workplace bullying

It’s time to put an end to the entire “Mean Girls” phenomenon that is still prevalent beyond high school – the kind that exists in the workplace. Don’t think bullying exists outside of high school or college? Well, I have encountered workplace bullying on a few occasions. Once, back in my twenties, when I worked for a non-profit, and once in recent years and surprisingly, it was when I had female bosses.

What does it look like? Well, at first, a group of women co-workers pretend to be nice to you. They may be cordial at first, heck, they may even have lunch with you and pretend to be interested in getting to know you! Then they go back to having lunch without you, with their little clique. They ignore you. When they do acknowledge you, it’s usually in some passive aggressive manner, with a snarky remark. You silently question the comment, wondering if they are being sarcastic. Over time, it turns into you being overlooked for opportunities and then bam! You get hit with some untrue feedback on your performance evaluation. When this bullying messes with your livelihood, it gets real. Are these women trying to push you out? The short answer is Yes. However, they will do everything in their power to make it appear as though it’s your decision to leave.

If you’re ever the victim of this type of bullying, what should you do? Well, you have a few choices. You can:

  1.  leave
  2.  let it tear you up as you continue working at the same place
  3.  stand up for yourself and see if it makes any difference

Personally, I have done all of the above and what I have garnered from these experiences is that while you can’t change what other people do, say, or think, direct communication works best. It also helps to be respectful and cordial. Perhaps this person or group is intimidated or threatened and thus is defensive? You, of course, don’t want to come out of the gate and tell them they’re being defensive, so speak confidently and directly, asserting just the facts. Try to keep your emotions under control. You may even want to keep a log to cover your behind, too!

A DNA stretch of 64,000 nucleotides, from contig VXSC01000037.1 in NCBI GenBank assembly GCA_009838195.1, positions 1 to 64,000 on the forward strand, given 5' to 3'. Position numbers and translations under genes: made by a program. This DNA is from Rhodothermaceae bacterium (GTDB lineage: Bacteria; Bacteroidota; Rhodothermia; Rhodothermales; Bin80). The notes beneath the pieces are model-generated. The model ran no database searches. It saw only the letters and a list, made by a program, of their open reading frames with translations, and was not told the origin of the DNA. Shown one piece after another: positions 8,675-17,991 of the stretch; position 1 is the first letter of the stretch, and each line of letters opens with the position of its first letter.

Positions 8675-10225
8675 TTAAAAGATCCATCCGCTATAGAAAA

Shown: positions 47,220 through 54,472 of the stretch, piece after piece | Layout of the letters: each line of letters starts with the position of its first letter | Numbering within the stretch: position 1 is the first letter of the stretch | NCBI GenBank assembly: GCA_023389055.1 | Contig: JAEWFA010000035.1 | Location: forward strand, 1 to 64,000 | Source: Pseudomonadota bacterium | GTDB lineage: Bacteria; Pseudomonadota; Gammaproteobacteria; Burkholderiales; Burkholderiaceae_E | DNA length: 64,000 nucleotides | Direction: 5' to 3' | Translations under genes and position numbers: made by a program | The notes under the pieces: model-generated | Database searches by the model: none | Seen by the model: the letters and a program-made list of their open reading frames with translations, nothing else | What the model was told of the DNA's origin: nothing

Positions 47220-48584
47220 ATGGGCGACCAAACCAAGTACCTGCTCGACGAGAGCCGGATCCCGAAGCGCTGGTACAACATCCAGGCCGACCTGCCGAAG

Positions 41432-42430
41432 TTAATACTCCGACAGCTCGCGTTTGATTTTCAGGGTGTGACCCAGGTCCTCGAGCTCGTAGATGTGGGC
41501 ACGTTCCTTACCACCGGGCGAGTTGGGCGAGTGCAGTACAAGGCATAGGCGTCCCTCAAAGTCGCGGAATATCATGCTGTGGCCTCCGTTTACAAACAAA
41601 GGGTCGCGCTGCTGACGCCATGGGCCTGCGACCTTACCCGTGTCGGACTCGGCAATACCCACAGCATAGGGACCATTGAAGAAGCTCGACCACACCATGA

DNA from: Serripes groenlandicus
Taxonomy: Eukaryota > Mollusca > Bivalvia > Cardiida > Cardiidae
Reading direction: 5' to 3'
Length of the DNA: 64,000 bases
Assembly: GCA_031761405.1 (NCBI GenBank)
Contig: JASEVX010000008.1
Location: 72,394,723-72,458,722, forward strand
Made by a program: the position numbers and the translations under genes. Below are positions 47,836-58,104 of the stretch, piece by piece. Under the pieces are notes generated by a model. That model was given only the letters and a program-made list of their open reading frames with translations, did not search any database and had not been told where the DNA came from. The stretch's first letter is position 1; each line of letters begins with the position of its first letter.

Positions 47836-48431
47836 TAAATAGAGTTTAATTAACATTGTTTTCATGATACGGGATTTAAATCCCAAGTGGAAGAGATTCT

It may help to talk to other women in the company who are supportive of your career and are not in the clique. They may have suggestions on how to navigate the situation.

Ultimately, you were hired because you have the appropriate skill set, and someone else in the organization also believes in you, so if need be, speak up to that person and see if your perspective is realistic and if you are considering all options. Tread lightly; yet keep in mind you’re awesome and deserve to be treated with respect just like any other employee in the organization.

If you see another female being bullied, lend an ear or if you can, intercede without fear of retaliation, then by all means, please do so! This is how we start the revolution of respect for other females.

Note of thanks: Shout out to the amazing and strong women I am blessed to have as my colleagues, thank you for empowering your fellow females in our organization. You know who you are and you inspire us every day!

For more career tips, subscribe to Passing Insights, the Surgent CPA Review blog.

Shirley Claude is a Business Development Director for Surgent CPA Review. Shirley is a graduate of the University of Central Florida in Orlando, and holds a Master of Arts in Organizational Management from the University of Phoenix. Before joining Surgent, Shirley worked in Business Development for an education technology company overseeing East Coast growth.